Good Night, Jay Leno, And Good Luck Riddance (I Wish)

Friday night’s episode of The Tonight Show was Jay Leno’s last. For the past 17 years he has hosted the venerable institution of late night television, and just like that he is gone. Sort of. I remember when Johnny Carson left in 1992, there were weeks of special broadcasts and mournful guests stopping by to touch the sleeve before he disappeared from our lives. It was a huge, theatrical, gently somber affair. And I didn’t even watch the show. You could just feel it in the air. His departure was a shared cultural experience. Jay’s departure on Friday was subdued, boring, and completely anti-climactic. Again, I still don’t really watch the show, but you could just feel it. The pervasive unimportance of it all. Jay Leno’s mark on entertainment is a grease-stained slide. Huge damp fingers gripping tightly at something that’s inevitably being taken away from him. I’ve heard so many times that Jay Leno used to be one of the funniest and hardest working stand up comedians in the business that I feel like using Snopes to see if that’s even true. Based on what? I’ve never seen the slightest hint of this being true, so maybe everyone can stop saying it now. However funny or hard working he was in the distant past, he’s spent the past 17 years dismantling that myth with lazy jokes on a cheap looking set. One more year, and we would have been able to put his career in late night in the army and send it to Iraq. (Huh?).

He opened his final show with a traditional monologue. Now, the monologue as a comic structure is obviously antiquated and unnecessary. I mean, seriously, late night TV hosts? It’s 2009 and we’re still standing up at the top of the show and delivering hamfisted one-liners about current events like some borscht belt comedian flop-sweating his way through an evening at a Catskills country club? The monologue should retire. It’s time. Goodbye monologue. Enjoy Florida. But Jay Leno’s closing monologue was genuinely an incredible specimen. If the opening monologue as a rule is antiquated, Jay Leno’s final opening monologue (on the Tonight Show at least) was fucking pre-antiquity. Jokes about BILL CLINTON AND MONICA LEWINSKY? O.J. SIMPSON JOKES? Unbelievable. This guy is on TV? This guy gets to keep being on TV?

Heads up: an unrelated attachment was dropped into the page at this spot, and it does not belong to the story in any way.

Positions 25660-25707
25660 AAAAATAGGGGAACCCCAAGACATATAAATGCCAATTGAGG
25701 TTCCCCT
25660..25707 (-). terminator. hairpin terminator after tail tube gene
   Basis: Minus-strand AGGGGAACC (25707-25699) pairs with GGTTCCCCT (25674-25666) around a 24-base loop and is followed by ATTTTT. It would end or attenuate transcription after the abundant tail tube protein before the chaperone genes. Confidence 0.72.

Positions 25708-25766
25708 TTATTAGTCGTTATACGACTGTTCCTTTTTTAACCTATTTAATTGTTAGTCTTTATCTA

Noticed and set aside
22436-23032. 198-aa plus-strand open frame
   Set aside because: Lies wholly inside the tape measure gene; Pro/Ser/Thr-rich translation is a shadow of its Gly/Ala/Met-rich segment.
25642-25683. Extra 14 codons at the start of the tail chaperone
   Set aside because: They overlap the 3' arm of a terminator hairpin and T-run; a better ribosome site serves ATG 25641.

The interview with Conan was a gracious gesture, even if it was overshadowed by the fact that the dude refuses to leave politely. Sure, he’s handing the reins over to Conan, but not before he pulled the track out from underneath him. Nevertheless, Conan dominated the interaction. He was funny and clever and seemed completely relaxed. There was the briefest flicker of, say, Barack Obama being interviewed by George W. Bush, if that wasn’t so lame and hyperbolic to even suggest. But the event of a disastrous, false-folksy leader being confronted with his younger, smarter replacement only happens every so often, and so comparisons will be drawn. Conan, of course, premieres tonight. Welcome back, sir.

The show ended with what could have been a genuinely touching moment. Jay thanked his entire staff over the years, and then began to list off the many romantic relationships that had developed among staffers, leading to the many marriages that had developed among staffers, and then inevitably to the many babies that had developed among staffers. He mentioned the first Tonight Show with Jay Leno baby, Hanna, whose birth was mentioned on the air, and who is now 17 years old. Hanna came out with cookies. And then Jay Leno revealed all of the children who have been born to Tonight Show staffers over the past 17 years.

68 children. OK, that’s cute. Except what is the point? I mean, every company over time will have employees that have kids. Traditionally, these kids are honored by being invited to the company’s family picnic. There’s just something megalomaniacal about somehow TAKING CREDIT for other people’s children. Jay Leno is not responsible for these babies. 17 years is responsible for them. The ineluctable passage of time is responsible for them. Relax, technojayleno.

And just to cap it all off, as Jay Leno urges the audience to show Conan as much support as they have shown him over the years, which again, could be a really kind and charitable sentiment, he adds “see you in September.” Ugh. RELINQUISH, JAY LENO. BOW OUT LIKE A GENTLEMAN. As much as I’ve thought that the Jay Leno nightly 10PM program debuting this fall was a bad idea, and as much as I considered it a rude slap in the face to the other hosts, I felt mostly indifferent about it. I didn’t care about Jay Leno when he hosted the Tonight Show, so why should I care about Jay Leno now. But there was something about this final broadcast, with its stale humor and its constant winking towards not actually being a final broadcast that makes me really hope that Jay’s new show crashes in an epic, historic way. I want his show to be the first in television history to actually explode on the air. Fuck him.